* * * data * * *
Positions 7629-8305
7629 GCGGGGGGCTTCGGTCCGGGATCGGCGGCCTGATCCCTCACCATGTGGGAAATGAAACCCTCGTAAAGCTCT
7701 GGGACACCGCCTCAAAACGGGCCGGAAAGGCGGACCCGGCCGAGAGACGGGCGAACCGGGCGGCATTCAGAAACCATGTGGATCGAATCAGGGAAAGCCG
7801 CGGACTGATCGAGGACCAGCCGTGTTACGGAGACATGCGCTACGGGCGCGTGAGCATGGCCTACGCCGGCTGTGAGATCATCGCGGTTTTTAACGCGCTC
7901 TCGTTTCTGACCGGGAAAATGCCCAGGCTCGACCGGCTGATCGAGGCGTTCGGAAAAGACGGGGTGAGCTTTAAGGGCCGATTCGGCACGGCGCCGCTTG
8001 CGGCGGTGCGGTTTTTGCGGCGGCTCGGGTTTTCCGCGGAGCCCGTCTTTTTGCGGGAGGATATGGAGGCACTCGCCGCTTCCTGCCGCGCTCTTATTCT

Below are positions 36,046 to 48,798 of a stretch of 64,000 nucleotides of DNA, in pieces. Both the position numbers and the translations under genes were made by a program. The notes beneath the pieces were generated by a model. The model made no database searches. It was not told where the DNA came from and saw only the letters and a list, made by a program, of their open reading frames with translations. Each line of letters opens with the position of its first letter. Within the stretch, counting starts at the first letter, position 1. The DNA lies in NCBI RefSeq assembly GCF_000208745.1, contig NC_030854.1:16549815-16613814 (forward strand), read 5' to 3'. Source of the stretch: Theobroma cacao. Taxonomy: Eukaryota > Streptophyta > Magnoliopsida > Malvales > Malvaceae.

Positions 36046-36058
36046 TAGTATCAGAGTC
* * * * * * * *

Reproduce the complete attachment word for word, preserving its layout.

Positions 7629-8305
7629 GCGGGGGGCTTCGGTCCGGGATCGGCGGCCTGATCCCTCACCATGTGGGAAATGAAACCCTCGTAAAGCTCT
7701 GGGACACCGCCTCAAAACGGGCCGGAAAGGCGGACCCGGCCGAGAGACGGGCGAACCGGGCGGCATTCAGAAACCATGTGGATCGAATCAGGGAAAGCCG
7801 CGGACTGATCGAGGACCAGCCGTGTTACGGAGACATGCGCTACGGGCGCGTGAGCATGGCCTACGCCGGCTGTGAGATCATCGCGGTTTTTAACGCGCTC
7901 TCGTTTCTGACCGGGAAAATGCCCAGGCTCGACCGGCTGATCGAGGCGTTCGGAAAAGACGGGGTGAGCTTTAAGGGCCGATTCGGCACGGCGCCGCTTG
8001 CGGCGGTGCGGTTTTTGCGGCGGCTCGGGTTTTCCGCGGAGCCCGTCTTTTTGCGGGAGGATATGGAGGCACTCGCCGCTTCCTGCCGCGCTCTTATTCT

Below are positions 36,046 to 48,798 of a stretch of 64,000 nucleotides of DNA, in pieces. Both the position numbers and the translations under genes were made by a program. The notes beneath the pieces were generated by a model. The model made no database searches. It was not told where the DNA came from and saw only the letters and a list, made by a program, of their open reading frames with translations. Each line of letters opens with the position of its first letter. Within the stretch, counting starts at the first letter, position 1. The DNA lies in NCBI RefSeq assembly GCF_000208745.1, contig NC_030854.1:16549815-16613814 (forward strand), read 5' to 3'. Source of the stretch: Theobroma cacao. Taxonomy: Eukaryota > Streptophyta > Magnoliopsida > Malvales > Malvaceae.

Positions 36046-36058
36046 TAGTATCAGAGTC